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Friends & fist-to-five

Making lightning-fast decisions about where to eat dinner

The trouble with being an easygoing person with similar friends is that it’s really hard to make group decisions.

In general, the best outcome for making a decision with friends is selecting the option that maximizes the overall enjoyment of the group. This is dead simple when everyone can clearly communicate their preferences, and the expressed preferences can then be aggregated together for each option and compared to find the optimal choice.

(It’s also a straightforward decision when one person takes charge and bulldozes over everyone else’s feelings, but that luckily doesn’t happen when you surround yourself with open-minded and lovely people.)

In reality, human communication is slow and never perfectly clear. Having each person in a group comprehensively articulate their utility functions for something as simple as “Where should we go for dinner?” is an exercise in agony. The decision space is so large that it would take forever to enumerate the feelings of every single person for every single restaurant. It also ignores the reality that people often don’t even know their own preferences. “Just say what you want” fails so often as a decision-making approach, even for the smallest group size of 2 people, that there is an entire class of mediocre jokes about boyfriends or husbands complaining about how their girlfriend/wife can’t decide on what to eat.

So instead, because hungry humans want to make a decision quickly, and because being thorough about each person’s food opinions is useless anyway, one person will usually toss out a suggestion. The group will deliberate to evaluate if it’s acceptable. If not, the group evaluates another proposal, and so on and so forth, until a decision is reached.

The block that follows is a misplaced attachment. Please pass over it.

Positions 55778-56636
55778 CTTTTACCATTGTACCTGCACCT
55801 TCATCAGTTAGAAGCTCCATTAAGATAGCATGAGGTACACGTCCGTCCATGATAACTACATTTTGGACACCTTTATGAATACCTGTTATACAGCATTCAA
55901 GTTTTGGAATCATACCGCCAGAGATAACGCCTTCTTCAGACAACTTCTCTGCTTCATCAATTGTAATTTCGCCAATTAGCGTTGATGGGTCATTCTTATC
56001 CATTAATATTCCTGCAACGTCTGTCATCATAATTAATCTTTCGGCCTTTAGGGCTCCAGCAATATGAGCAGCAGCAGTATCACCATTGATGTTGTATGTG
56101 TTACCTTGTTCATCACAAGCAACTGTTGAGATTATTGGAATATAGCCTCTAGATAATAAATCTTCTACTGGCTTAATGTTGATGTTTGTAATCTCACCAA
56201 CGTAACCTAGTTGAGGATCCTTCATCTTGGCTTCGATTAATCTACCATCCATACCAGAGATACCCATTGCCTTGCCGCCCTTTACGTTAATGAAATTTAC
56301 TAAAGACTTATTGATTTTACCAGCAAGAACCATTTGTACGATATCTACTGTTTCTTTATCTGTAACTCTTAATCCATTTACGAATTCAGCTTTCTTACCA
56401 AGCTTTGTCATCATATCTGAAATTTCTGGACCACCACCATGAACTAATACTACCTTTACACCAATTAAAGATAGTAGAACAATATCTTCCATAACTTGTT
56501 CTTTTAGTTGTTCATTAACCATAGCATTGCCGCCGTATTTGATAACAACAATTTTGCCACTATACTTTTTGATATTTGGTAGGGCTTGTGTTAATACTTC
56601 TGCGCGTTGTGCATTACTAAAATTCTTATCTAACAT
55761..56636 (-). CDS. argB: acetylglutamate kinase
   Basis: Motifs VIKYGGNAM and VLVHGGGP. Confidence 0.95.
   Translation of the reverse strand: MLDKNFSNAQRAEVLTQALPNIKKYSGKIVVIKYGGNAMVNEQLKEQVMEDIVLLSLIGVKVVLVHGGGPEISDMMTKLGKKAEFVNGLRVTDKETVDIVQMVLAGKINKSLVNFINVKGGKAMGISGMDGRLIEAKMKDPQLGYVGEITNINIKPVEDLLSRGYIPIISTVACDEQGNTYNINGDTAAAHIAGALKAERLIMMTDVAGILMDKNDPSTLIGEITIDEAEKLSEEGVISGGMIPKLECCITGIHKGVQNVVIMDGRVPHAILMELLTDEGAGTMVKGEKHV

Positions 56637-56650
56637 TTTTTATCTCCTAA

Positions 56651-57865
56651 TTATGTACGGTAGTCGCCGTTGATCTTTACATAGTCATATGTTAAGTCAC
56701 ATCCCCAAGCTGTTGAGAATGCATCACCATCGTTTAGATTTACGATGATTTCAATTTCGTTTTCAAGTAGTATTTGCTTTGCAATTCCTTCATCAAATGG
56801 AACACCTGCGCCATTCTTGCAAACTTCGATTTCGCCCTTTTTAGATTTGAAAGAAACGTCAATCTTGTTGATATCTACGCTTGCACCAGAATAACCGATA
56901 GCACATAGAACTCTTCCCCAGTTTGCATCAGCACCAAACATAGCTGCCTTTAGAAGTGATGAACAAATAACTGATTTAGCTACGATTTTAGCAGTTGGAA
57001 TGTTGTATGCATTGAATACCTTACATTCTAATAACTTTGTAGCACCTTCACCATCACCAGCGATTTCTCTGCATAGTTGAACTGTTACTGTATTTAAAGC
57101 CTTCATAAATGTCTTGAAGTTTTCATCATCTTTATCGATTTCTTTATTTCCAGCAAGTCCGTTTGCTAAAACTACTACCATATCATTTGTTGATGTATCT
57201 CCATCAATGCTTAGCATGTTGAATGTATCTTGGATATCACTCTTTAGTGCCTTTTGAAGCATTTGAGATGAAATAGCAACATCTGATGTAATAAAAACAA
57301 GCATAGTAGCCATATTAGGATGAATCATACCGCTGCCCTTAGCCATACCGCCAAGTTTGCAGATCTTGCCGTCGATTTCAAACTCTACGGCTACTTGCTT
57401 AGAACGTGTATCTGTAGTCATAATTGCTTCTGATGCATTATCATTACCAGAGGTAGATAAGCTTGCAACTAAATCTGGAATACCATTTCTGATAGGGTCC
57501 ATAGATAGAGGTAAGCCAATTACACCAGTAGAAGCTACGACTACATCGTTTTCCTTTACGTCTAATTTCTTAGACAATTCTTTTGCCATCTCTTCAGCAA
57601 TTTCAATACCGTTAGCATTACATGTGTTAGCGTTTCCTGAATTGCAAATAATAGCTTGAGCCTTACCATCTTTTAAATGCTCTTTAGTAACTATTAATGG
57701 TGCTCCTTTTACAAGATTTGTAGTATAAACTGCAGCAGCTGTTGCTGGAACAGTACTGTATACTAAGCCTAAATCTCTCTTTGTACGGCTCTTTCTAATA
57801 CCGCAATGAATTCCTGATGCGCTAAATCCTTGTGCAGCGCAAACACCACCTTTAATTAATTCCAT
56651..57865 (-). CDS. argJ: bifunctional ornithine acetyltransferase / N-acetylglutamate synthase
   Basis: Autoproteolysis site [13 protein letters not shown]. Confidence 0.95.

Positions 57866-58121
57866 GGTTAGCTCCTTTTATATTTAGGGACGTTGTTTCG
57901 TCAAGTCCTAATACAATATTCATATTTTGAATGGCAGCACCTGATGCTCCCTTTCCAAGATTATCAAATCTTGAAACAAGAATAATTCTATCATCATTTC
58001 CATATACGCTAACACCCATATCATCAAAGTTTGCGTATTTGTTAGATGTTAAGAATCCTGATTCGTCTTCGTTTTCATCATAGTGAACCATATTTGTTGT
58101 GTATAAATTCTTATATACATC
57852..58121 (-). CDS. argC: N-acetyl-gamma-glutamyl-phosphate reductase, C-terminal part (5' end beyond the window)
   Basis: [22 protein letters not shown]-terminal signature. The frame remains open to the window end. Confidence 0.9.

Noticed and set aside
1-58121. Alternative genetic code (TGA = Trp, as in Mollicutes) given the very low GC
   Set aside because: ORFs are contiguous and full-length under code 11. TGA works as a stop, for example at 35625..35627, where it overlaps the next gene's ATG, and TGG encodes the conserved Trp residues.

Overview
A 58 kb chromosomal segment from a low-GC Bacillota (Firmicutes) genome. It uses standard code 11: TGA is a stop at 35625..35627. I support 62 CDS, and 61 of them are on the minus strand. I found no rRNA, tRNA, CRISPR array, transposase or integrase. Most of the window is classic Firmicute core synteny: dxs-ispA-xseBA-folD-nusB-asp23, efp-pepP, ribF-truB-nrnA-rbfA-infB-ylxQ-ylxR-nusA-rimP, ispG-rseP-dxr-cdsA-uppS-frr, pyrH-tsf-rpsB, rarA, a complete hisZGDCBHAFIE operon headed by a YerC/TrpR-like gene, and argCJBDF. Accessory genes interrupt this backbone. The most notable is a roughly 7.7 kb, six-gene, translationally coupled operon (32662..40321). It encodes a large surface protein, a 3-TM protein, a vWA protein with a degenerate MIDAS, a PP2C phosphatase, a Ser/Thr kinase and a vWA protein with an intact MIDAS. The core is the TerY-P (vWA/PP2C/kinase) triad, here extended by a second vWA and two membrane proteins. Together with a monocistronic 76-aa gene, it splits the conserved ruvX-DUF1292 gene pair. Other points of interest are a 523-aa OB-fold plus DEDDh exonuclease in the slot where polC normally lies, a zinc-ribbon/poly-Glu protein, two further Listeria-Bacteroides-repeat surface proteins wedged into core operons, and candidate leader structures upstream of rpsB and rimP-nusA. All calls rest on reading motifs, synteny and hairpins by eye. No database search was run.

This strategy comes with its own set of problems. The biggest downside is that we interpret the proposals and other comments as revealing hidden preferences. The interpretation might be totally off base because human language is squishy and hard.

Finding a better way

Here’s a common scenario in my friend group:

  • S offers up two options for dinner: “Thai or burgers?”
  • K says that she has just eaten burgers recently, so Thai sounds good.
  • Everyone else in the group thinks that means K wants Thai and definitely doesn’t want burgers, even though K was picking out of the two suggested options. K might feel completely neutral about both options and only have a slight degree of preference towards Thai.